Second Officer Burke had only just left the flight deck and was still looking for his hat when the interphone sounded again. The two girls were now safe, he was informed, and his assistance was no longer required so he returned to his seat. In the cabin passengers near the tail were moved forward from the extensively damaged rear section while others were comforted and nursed by the attendants.
With the situation apparently under control Head Stewardess Smith returned to the flight deck to report to the captain. There were no serious injuries amongst the passengers and crew but there was a large hole in the floor and in the aft left-hand side of the fuselage. Captain McCormick instructed her to prepare for an emergency landing, and she returned to gather the other attendants in the service centre for a briefing.
Captain McCormick was still having control problems but was managing with difficulty to keep the stricken aircraft flying. The DC-10 could only bank about 15 degrees in turns. F/O Paige-Whitney now operated the radio and requested emergency services for their arrival. Radar control was going to position the aircraft on a 20 mile final approach and cleared Flight 96 for descent. The best rate of descent that could be achieved was 200 feet/minute, which was painfully slow. Radar control continued to vector the aircraft towards Detroit while the crew completed their checks. In the cabin the attendants prepared for an emergency landing and evacuation although it was not yet known if such an eventuality was likely. As a precaution, shoes and loose articles were collected, the brace position was demonstrated and the passengers were briefed on escape routes and the use of the slides. When all was ready one of the stewardesses went forward for confirmation that the escape slides would be used after landing. She popped he head through the flight deck door. ‘Do you guys have a problem up here?’ she asked. In the very tense atmosphere, with the captain struggling to maintain control, the question seemed quite ridiculous and the crew roared with laughter. ‘Yes, we have a problem’, they called.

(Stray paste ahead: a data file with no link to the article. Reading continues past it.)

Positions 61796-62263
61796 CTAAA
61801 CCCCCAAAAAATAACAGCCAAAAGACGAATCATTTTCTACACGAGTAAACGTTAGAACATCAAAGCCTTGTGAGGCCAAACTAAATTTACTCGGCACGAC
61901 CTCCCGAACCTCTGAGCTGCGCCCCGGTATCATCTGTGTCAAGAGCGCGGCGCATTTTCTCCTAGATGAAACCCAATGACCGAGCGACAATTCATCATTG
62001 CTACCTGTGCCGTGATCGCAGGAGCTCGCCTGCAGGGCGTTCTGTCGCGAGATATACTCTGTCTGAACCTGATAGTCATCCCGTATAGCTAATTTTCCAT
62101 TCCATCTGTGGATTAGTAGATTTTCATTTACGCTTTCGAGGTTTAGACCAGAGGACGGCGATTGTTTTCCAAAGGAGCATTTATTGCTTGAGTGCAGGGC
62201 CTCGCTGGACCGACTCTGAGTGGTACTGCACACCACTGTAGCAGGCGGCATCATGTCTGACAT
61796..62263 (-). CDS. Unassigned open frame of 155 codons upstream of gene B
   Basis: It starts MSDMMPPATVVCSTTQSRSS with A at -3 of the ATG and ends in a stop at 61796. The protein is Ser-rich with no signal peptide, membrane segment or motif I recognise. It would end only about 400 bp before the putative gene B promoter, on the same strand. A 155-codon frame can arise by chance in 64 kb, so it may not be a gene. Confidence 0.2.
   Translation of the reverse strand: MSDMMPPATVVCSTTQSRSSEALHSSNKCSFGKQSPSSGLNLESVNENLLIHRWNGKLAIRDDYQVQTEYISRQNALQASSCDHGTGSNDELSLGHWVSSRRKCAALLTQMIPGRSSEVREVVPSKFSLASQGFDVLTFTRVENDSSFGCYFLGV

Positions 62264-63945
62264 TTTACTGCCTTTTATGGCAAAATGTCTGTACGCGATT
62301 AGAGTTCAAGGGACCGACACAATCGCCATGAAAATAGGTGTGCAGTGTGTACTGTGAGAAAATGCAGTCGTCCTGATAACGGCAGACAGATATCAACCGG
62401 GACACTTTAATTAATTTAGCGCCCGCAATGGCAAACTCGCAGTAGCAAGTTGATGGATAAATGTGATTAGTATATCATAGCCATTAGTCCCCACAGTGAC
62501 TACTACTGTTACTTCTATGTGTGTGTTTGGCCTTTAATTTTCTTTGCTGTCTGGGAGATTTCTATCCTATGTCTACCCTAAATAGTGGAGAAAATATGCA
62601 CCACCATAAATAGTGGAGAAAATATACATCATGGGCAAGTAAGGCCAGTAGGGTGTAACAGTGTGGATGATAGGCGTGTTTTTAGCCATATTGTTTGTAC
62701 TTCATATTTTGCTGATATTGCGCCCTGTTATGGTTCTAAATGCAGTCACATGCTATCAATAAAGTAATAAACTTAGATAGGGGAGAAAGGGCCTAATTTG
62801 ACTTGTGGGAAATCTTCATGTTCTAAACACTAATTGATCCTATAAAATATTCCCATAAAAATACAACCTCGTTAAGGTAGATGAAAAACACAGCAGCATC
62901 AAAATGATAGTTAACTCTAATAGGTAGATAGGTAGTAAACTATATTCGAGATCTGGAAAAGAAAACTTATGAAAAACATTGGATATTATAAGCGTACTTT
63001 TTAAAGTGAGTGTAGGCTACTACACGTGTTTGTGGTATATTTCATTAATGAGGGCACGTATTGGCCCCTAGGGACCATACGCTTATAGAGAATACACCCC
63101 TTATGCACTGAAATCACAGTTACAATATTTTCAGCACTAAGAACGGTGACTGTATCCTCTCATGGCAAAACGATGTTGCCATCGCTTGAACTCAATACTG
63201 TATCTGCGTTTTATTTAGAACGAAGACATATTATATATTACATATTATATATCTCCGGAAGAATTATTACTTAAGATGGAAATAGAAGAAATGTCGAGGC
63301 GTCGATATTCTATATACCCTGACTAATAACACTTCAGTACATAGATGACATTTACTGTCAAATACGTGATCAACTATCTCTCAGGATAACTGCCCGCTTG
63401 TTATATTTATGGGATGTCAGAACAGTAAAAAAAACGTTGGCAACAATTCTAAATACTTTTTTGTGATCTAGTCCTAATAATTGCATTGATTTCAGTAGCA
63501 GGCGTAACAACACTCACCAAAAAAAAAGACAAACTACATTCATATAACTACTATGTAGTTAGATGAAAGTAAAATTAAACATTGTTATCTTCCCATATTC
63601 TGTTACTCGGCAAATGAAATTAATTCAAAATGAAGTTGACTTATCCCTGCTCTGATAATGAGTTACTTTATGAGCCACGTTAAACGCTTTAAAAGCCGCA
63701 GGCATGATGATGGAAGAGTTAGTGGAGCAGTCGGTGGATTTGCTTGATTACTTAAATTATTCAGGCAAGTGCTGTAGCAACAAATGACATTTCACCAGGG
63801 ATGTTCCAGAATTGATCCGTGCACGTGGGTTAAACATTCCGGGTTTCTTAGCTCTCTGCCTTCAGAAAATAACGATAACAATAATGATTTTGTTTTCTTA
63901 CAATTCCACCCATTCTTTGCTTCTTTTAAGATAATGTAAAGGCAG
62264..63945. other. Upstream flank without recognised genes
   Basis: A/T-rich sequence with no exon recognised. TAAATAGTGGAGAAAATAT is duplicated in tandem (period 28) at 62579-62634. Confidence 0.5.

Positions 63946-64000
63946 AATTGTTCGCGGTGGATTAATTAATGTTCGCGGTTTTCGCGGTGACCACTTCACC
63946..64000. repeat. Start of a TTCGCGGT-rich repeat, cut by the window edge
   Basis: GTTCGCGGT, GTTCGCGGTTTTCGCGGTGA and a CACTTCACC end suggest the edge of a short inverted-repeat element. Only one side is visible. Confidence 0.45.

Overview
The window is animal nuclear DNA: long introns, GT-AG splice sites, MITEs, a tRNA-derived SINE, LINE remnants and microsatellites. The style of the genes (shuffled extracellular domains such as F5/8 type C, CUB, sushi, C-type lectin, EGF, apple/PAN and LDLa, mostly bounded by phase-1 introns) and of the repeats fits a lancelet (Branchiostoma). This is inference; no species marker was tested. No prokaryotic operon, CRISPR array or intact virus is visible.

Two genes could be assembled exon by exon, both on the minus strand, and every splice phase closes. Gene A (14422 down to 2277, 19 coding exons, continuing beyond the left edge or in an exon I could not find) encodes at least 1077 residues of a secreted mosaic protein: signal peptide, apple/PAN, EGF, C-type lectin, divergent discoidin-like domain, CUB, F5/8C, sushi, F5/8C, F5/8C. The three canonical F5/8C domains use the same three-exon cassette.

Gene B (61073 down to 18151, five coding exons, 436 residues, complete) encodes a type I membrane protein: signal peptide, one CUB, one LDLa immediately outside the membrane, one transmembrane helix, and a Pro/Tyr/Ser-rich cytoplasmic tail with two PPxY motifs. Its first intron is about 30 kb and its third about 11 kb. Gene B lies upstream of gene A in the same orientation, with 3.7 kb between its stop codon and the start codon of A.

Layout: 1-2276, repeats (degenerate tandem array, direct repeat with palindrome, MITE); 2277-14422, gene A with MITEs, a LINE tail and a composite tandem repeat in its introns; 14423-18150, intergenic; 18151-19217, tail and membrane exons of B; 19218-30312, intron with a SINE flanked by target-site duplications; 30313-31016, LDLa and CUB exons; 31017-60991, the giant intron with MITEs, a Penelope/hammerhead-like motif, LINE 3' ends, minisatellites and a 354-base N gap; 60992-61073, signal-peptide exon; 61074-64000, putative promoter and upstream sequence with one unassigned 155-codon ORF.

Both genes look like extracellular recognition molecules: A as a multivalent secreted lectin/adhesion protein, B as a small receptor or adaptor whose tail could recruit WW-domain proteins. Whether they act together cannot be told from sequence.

The captain said he would activate the evacuation signal if necessary but they weren’t sure yet what was going to happen. Captain McCormick then spoke to the passengers again; in as calm a voice as possible, apologising for the inconvenience and reassuring them that the aircraft was under control and that everything possible would be done for them on the return to Detroit.
The approach was begun at 20 miles out with 160 knots indicated airspeed and a rate of descent of 600/700 feet/ minute. Attempts at reducing speed resulted in unacceptable sink rates. In order to keep the aircraft aligned with the runway the entire approach was conducted with the nose pointing 5-10 degrees to the right. The landing gear was successfully lowered and the remaining flaps extended just before touch-down. The DC-10 landed flat and fast 1,900 feet from the threshold. The landing was smooth, but once on the ground ‘all hell broke loose’. Almost immediately Flight 96 veered off the runway and ploughed through the grass. The co-pilot took control of the reverse thrust levers, pulling maximum power on the number one engine on the left and cancelling number three. This eased the aircraft left, back on to the hard tarmac of the runway, and the machine stopped about 1,000 feet from the end. After the rough landing the captain felt an emergency evacuation might be prudent and activated the alarm. Fortunately, no further danger ensued and all the passengers quickly disembarked down the chutes. In the end only a few minor injuries were sustained. But for good fortune and the skill of the crew, the result could have been much worse.